by Gerard Braud
This first lesson may seem counter intuitive, so let me explain what I mean. You don’t want to talk to the media, but to the media’s audience.
Ask yourself, who is that audience and how smart are they? The general rule is that the average person who watches TV news has a 6th grade education. And, the average person who reads a newspaper reads at an 8th grade reading level. Those listening to radio news fall into those same ranges.
So when you do a media interview, you need to be talking to those people and using words and language that those people understand.
Drop all the big words. You don’t win any prizes for being multi-syllabic.
Can the corporate jargon. Synergistic win-win collaboration means nothing to anyone but you.
And get rid of the government speak and axe the acronyms. Neither your audience nor the media should need to be a code talker to decipher what you are saying.
Think of it like this… If you were asked to speak at career day to a 6th grade class at your local school, what would you say? In fact, my assignment for you is to call a local school and ask to speak at the next career day. It’s a great exercise.
OK, so the skeptics out there may disagree. Here are the things I hear from the skeptics:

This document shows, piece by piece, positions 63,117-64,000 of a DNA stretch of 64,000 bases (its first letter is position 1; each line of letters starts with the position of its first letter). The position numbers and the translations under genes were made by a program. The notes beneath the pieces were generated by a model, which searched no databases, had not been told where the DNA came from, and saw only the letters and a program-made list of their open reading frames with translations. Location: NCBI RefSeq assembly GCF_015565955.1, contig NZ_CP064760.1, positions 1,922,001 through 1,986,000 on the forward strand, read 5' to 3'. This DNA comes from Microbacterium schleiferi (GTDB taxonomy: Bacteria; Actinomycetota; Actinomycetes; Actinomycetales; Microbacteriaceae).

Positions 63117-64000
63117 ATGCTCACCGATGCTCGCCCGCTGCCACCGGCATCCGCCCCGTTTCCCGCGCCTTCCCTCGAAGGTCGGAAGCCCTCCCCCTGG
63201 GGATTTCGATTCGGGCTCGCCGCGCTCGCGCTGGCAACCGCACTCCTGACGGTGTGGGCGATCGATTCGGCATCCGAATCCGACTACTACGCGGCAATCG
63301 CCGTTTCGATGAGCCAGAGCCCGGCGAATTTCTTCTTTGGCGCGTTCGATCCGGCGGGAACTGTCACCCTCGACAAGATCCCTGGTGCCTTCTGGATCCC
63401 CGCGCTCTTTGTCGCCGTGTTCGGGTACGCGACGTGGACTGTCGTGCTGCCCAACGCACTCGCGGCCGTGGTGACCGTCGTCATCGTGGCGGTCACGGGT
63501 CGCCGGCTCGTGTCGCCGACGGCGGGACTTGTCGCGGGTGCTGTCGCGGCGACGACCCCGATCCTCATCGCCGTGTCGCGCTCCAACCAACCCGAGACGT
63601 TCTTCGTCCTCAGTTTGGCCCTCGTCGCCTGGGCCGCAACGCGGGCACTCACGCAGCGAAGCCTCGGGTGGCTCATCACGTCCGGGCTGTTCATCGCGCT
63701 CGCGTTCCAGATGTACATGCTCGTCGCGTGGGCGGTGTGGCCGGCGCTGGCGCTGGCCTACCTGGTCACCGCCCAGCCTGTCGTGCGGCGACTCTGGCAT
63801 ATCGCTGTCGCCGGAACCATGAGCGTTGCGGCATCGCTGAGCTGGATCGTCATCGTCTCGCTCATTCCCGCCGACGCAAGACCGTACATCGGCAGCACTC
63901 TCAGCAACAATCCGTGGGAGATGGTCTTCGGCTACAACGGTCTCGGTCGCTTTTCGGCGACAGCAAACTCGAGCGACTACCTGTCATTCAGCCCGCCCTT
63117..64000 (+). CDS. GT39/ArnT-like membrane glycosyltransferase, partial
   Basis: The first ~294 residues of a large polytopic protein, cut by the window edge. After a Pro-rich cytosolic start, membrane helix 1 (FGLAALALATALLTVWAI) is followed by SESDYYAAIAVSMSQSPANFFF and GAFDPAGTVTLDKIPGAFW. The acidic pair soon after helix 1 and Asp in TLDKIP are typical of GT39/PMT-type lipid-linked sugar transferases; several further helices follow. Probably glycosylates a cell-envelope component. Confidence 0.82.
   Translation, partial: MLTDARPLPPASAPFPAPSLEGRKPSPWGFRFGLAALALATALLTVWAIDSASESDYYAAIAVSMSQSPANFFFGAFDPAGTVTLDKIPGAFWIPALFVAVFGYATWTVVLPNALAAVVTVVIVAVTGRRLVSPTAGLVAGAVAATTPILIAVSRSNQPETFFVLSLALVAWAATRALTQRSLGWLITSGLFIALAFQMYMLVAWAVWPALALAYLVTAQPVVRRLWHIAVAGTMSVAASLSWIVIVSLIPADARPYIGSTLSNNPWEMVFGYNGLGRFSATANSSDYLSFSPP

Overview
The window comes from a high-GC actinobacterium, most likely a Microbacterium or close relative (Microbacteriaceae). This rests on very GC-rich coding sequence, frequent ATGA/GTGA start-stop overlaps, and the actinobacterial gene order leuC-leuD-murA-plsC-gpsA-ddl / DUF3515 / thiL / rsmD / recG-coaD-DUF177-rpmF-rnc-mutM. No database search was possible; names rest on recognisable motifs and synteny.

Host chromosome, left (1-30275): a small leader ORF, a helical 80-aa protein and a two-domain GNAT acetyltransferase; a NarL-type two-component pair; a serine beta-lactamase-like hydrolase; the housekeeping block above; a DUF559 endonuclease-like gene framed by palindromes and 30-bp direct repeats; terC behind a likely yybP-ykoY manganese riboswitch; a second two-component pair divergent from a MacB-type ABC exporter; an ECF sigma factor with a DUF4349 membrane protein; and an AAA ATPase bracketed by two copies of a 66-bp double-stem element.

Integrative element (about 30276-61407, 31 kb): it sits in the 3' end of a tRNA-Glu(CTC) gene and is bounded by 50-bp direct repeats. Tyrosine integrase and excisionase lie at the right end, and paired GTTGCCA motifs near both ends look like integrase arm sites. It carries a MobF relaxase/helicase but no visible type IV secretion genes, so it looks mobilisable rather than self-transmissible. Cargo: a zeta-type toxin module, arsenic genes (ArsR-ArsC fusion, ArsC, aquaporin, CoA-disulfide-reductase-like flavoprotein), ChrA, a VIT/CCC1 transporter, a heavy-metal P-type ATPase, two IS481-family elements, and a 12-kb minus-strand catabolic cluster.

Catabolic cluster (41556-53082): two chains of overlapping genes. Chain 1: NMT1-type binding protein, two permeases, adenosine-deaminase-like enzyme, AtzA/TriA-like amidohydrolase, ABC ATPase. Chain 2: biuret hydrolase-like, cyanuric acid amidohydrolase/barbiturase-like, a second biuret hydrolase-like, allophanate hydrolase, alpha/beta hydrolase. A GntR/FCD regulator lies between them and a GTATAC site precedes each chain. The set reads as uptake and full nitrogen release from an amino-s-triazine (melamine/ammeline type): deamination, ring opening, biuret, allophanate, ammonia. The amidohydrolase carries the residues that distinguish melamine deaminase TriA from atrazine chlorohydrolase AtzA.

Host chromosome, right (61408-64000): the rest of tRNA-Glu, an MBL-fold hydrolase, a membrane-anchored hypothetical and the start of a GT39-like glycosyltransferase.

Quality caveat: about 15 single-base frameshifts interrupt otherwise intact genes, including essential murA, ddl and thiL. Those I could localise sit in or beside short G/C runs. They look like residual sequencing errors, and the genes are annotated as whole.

• Well I’ll just tell the media what I know. It’s their job to simplify it.
• I don’t want to dumb it down.
• What will my peers think?
• My audience is different.
My answer is bull, more bull, definitely bull and absolutely bull.
If you want the media to get it right then simplify the information for them. Do their job for them. Do the translation for your audience.
No one wants you to dumb it down and I’m not asking you to dumb it down. I want you to simplify it. There is a difference. I want you to be inclusive. I want you to respect what the audience may or may not already know. Be kind. Help them out.
As for what will your peers think, seldom will your peers be your audience when you do a media interview. Chances are your potential customers are your audience. Doctors should not use technical medical information but should use bedside patient language. Corporate people should not use corporate speak but customer speak.
New research also indicates that even people with college degrees and advanced degrees prefer to read at an 8th grade level. Information overload means they really want to be able to skim and quickly digest everything they have to read, whether it is a newspaper, e-mail, web site or memo.
You have a responsibility to communicate in a way that the media’s audience will understand. You have a responsibility to communicate in a way that is easy for the media to understand, digest and repeat.
So our first rule is “don’t talk to the media.” If you’d like a reminder, send an e-mail to me asking that I send you one of my “Don’t Talk to the Media” post cards. You can put it on your desk where you’ll see it every day. (my address is firstname.lastname@example.org )
In our next lesson, we’ll talk about the connection between profit and a media interview.